Filmmaker Paul Johnson will show a work-in-progress documentary, UnSettled, this week. Photo Credit, Huffington Post 12/12/16 Post

Filmmaker Paul Johnson will show a work-in-progress documentary, UnSettled, this week. Photo Credit, Huffington Post 12/12/16 Post

For the past year, the Canadian journalist Paul Johnson has been making a documentary on the asbestos litigation industry. Entitled “UnSettled: Inside the Strange World of Asbestos Lawsuits,” it examines how the “business” of asbestos litigation has evolved over the years and focuses on just how politically aligned lawyers are on reform issues. Courts Monitor publisher, Sara Warner, spoke with Paul about the project and you can read the full interview in the Huffington Post.

Note: UnSettled will be screened for audience feedback at the Edward R. Murrow Room at the National Press Club, Washington D.C. this Wednesday, Dec. 14 at 3:30 p.m. Paul Johnson will hold a Q&A immediately following the screening. You can see the trailer at www.unsettledthemovie.com.

Asbestos Bankruptcy Settlement, Conflicts & Racketeering Clouds Loom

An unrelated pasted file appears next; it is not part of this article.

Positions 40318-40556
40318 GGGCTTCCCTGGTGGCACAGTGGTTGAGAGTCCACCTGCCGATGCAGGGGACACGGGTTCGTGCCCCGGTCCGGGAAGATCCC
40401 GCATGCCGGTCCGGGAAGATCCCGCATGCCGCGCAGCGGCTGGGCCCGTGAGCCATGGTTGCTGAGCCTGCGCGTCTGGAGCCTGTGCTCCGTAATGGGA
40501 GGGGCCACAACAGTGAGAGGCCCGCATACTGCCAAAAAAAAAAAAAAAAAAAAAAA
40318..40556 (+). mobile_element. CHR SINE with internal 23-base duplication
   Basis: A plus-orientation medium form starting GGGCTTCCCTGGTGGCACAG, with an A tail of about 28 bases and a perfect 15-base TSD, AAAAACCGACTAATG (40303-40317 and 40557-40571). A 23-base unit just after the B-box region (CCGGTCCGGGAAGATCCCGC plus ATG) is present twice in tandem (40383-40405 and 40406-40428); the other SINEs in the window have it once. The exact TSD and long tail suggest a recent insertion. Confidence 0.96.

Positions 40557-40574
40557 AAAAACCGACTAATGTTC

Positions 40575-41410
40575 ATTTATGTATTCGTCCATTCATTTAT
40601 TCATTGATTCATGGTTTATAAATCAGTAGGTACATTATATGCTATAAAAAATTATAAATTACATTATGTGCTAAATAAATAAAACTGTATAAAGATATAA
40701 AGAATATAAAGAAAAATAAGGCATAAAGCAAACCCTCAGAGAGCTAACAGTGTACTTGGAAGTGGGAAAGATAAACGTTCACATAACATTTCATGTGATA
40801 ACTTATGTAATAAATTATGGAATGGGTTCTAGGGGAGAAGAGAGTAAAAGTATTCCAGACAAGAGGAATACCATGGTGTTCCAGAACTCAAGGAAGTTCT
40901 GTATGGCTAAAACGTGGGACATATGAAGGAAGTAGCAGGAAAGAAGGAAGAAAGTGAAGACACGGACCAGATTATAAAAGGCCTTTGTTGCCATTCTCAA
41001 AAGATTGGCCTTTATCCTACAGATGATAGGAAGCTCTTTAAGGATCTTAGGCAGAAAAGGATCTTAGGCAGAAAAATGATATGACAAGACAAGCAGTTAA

In the latest HuffPo piece by Courts Monitor Publisher, Sara Warner, she writes about Garlock’s asbestos bankruptcy settlement which has multiple implications for the $10 billion per year asbestos-lawsuit industry:  

“In the insular world of civil litigation, watershed events usually arrive on an installment plan, trickling in at the pace of… well, at the pace of civil litigation. Yet, sometimes disruption arrives quickly, like last week’s landmark settlement agreement between a North Carolina gasket maker called Garlock Sealing Technologies and asbestos victims’ attorneys. 

While the ink has yet to dry and the court has not considered, let alone approved, of the deal, the nation’s asbestos litigation community quickly noted that the announced settlement not only addresses the precedent-setting bankruptcy case but seems to include multiple civil racketeering allegations against high-profile plaintiff’s firms.”

Read more on the Huffington Post… 

Silver Trial Headed For Closing Arguments Monday

 
The federal criminal trial of former New York Assembly Speaker Sheldon Silver is expected to enter the closing arguments stage on Monday, with his defense team opting to call no witnesses. They did grab headlines with a motion asking the judge to dismiss the case – which is actually a routine step in such trials. While a criminal trial, the Silver case is being closely watched by the civil trial bar, in part because lots of the case rests on his referral arrangement with an asbestos litigation firm.
 
That firm has said that Silver was “of counsel” for many years but performed no legal work while receiving more than $3 million in referral fees. The government contends that the then-Speaker steered government contracts to a clinic that helped with the referrals.
 
See a good Wall Street Journal recap here: